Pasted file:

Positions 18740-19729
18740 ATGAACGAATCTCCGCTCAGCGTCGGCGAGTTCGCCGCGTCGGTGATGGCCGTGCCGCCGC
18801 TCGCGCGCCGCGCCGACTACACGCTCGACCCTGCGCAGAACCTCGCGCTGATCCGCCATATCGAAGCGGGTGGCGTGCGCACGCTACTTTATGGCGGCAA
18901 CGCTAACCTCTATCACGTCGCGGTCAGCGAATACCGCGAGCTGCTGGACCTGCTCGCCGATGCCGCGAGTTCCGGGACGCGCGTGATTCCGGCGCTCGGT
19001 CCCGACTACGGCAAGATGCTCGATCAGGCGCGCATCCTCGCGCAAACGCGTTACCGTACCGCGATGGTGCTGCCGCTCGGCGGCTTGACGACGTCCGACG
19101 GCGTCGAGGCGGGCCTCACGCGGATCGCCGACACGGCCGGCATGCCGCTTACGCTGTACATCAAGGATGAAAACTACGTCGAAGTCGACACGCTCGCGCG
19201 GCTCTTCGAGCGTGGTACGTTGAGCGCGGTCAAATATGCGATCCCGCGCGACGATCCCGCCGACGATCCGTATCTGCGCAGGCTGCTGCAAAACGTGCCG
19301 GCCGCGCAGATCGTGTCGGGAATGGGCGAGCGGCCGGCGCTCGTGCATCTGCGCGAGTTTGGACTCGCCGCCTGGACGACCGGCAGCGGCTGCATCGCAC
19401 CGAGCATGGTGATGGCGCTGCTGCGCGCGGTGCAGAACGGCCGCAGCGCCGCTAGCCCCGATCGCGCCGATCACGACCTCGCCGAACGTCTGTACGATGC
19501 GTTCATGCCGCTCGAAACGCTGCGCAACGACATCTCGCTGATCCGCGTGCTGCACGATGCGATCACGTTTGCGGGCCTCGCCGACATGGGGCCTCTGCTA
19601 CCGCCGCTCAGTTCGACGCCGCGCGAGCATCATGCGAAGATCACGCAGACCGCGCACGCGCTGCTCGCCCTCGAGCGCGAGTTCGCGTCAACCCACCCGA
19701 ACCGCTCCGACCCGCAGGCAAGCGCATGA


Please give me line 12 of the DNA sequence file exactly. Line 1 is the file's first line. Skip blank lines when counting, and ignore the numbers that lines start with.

19701 ACCGCTCCGACCCGCAGGCAAGCGCATGA